Our time is perhaps less tragic than his. Or perhaps not–“the blighted souls” of Syria are being devastated by war; suffering humanity is turned away at many borders; nations exchange threats; nuclear weapons stand at the ready; seas rise from ice-melt as the world warms. I’m less inclined than I used to be to compare the miseries one time to those of another. All times are too tragic; God’s sorrow is always too great; man’s night is always too dark. And there will always be those who are untroubled by such realities and those who respond with the renunciation and dedication that Kelly called for.  The more thought I give to the pilgrim path, the less I’m able to ignore what transpires in the world.

On a recent lengthy car trip I decided to get caught up on current pop music trends. I listened to most of the Sirius XM Weekend Countdown and a little of the Billboard Adult Top 40. Yeah, I’m too old for this sort of music. I listen to it because I’m interested in the themes of pop songs–they reveal much about the dreams, fears, and preoccupations a sizable segment of our culture.

As usual, there were plenty of songs about romantic relationships, ranging from lust (Selena Gomez – Hands To Myself) to yearning (Tryon – Somebody To Love Me)  to lovemaking (Zayn Malik – Pillowtalk) to disgust (Selena Gomez – Same Old Love). Justin Bieber apologizes to one mate (Sorry) and walks away from another (Love Yourself). What really interested me, though, was not the relationship songs but the ones that portrayed how the artist perceived him- or herself. Our self-concepts are key to our identity, and culture provides templates for possible selves (my grandchildren can choose to be sullen rebels or competitive achievers, but identities like gentleman of leisure or devotee of the goddess of reason are no longer in the catalogue of potential selves). From this listening, I concluded that contemporary songs contain views of the self ranging all the way from grandiose self-sufficiency to anxious inadequacy.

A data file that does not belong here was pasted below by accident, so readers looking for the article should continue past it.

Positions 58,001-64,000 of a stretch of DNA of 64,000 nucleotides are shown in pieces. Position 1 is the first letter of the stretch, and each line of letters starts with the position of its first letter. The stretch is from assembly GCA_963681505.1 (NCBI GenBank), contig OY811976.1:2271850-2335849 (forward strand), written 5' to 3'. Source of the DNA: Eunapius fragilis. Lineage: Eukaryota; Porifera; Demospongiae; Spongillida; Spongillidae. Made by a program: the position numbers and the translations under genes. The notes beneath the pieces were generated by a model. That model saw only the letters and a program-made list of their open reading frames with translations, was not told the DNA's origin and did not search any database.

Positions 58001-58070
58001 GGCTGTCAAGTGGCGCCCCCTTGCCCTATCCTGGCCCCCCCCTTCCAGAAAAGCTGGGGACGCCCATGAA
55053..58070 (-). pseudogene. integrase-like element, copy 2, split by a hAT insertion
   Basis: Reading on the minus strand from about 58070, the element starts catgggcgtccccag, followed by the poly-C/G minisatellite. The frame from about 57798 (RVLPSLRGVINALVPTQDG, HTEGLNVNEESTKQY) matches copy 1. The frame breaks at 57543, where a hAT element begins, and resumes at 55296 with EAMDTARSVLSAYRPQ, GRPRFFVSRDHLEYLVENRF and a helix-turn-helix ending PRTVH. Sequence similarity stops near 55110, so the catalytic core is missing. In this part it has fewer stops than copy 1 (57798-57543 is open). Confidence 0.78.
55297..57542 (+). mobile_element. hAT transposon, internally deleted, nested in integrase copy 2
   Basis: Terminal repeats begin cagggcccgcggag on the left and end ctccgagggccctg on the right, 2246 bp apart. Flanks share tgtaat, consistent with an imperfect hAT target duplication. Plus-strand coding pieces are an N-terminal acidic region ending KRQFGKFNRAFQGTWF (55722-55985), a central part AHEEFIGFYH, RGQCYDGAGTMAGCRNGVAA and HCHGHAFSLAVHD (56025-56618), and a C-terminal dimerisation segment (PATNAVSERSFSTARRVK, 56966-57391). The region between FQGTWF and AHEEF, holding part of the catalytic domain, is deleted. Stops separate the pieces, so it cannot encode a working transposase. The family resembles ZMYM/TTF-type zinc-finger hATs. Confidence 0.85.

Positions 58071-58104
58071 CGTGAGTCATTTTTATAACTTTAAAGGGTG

Grandiose self-sufficiency is represented by  “Me, Myself, and I” By G-Eazy with Bebe Rexha. Here’s the chorus:

Oh, it’s just me, myself and I
Solo ride until I die
‘Cause I got me for life (yeah)
Oh I don’t need a hand to hold
Even when the night is cold
I got that fire in my soul

The video shows G-Eazy at a party surrounded by adoring fans but miserable about his lack of privacy. He raps about what he needs–privacy, space, to be alone–and what he wants:

A Stella Maxwell right beside of me
A Farrari I’m buyin’ three
A closet of Saint Laurent…

He thinks he is a self-made man, a trendsetter who is reaping the fruits of his efforts, “swimming in money, swimming in liquor.” Yet  success has brought too much attention. There’s a segment in the video when he’s divided into three images, two of which are telling the third that he shouldn’t complain: he wanted success and adulation of the masses comes with the territory. Then, near the end, there is this:

Yeah, lonely nights I laid awake
Pray to lord, my soul to take
My heart’s become too cold to break
Know I’m great but I’m broke as hell
Having dreams that I’m folding cake
All my life I’ve been told to wait
But I’ma get it now, yeah it’s no debate.

The grandiose self is shut off from others, “too cold to break.”  In splendid isolation it knows it’s great–I thought here of Satan isolated in Dante’s deepest level of hell–but, paradoxically, at the same time it’s broken (the “broke as hell” here seems to refer not to lack of money but some sort of inner impairment). Some identity-seekers perusing the catalogue of possible selves might find grandiosity appealing. Wittingly or not, G-Eazy shows that such a self-concept won’t make you happy.

An elevated sense of self is also in evidence in Demi Levato’s “Confident,”; in which she sings again and again (ad nauseum):

(Ah ha) What’s wrong with being, what’s wrong with being
What’s wrong with being confident? (Ah ha)

And being confident is pretty much all the song is about. She’s responding to criticism:

(Oh oh, oh) So you say I’m complicated
That I must be outta my mind
But you had me underrated
Rated, rated.

But, like her confidence, the criticism she’s received is amorphous, unlike the comments that Taylor Swift was shaking off a couple years ago. So, should you define yourself via your high level of confidence? Sure, if that confidence reflects particular abilities or knowledge or effort. Otherwise, maybe not.

Another song asserting a strong sense of self (“Take or leave who I am/cause this is me.”) is “Pride” by  American Authors. The self in question is, not surprisingly, defined by a sense of pride:

I ain’t never giving up, I ain’t never ever, I ain’t never ever giving up my pride
I ain’t never letting go, I ain’t never ever, I ain’t never ever gonna sell my soul
I-I-I-I got this feeling
I-I-I got this feeling